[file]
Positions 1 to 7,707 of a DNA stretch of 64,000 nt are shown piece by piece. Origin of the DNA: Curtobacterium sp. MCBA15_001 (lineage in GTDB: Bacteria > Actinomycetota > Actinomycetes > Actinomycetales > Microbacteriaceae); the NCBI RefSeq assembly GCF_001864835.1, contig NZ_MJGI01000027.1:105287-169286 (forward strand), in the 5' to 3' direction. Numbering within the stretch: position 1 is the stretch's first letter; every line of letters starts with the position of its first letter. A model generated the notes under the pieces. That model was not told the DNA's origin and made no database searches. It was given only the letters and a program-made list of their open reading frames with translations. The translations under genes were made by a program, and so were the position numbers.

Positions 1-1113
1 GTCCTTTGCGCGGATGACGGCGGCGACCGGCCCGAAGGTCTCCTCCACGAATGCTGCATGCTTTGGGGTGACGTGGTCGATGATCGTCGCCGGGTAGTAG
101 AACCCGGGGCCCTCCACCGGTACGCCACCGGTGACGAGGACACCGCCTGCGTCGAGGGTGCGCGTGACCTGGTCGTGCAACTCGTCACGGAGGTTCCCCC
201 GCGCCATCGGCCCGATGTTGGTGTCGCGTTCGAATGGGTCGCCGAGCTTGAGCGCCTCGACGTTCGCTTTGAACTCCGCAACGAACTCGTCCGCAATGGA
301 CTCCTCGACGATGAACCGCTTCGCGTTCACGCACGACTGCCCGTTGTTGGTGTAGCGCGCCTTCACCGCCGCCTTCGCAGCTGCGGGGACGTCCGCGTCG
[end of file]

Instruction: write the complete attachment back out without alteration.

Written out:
Positions 1 to 7,707 of a DNA stretch of 64,000 nt are shown piece by piece. Origin of the DNA: Curtobacterium sp. MCBA15_001 (lineage in GTDB: Bacteria > Actinomycetota > Actinomycetes > Actinomycetales > Microbacteriaceae); the NCBI RefSeq assembly GCF_001864835.1, contig NZ_MJGI01000027.1:105287-169286 (forward strand), in the 5' to 3' direction. Numbering within the stretch: position 1 is the stretch's first letter; every line of letters starts with the position of its first letter. A model generated the notes under the pieces. That model was not told the DNA's origin and made no database searches. It was given only the letters and a program-made list of their open reading frames with translations. The translations under genes were made by a program, and so were the position numbers.

Positions 1-1113
1 GTCCTTTGCGCGGATGACGGCGGCGACCGGCCCGAAGGTCTCCTCCACGAATGCTGCATGCTTTGGGGTGACGTGGTCGATGATCGTCGCCGGGTAGTAG
101 AACCCGGGGCCCTCCACCGGTACGCCACCGGTGACGAGGACACCGCCTGCGTCGAGGGTGCGCGTGACCTGGTCGTGCAACTCGTCACGGAGGTTCCCCC
201 GCGCCATCGGCCCGATGTTGGTGTCGCGTTCGAATGGGTCGCCGAGCTTGAGCGCCTCGACGTTCGCTTTGAACTCCGCAACGAACTCGTCCGCAATGGA
301 CTCCTCGACGATGAACCGCTTCGCGTTCACGCACGACTGCCCGTTGTTGGTGTAGCGCGCCTTCACCGCCGCCTTCGCAGCTGCGGGGACGTCCGCGTCG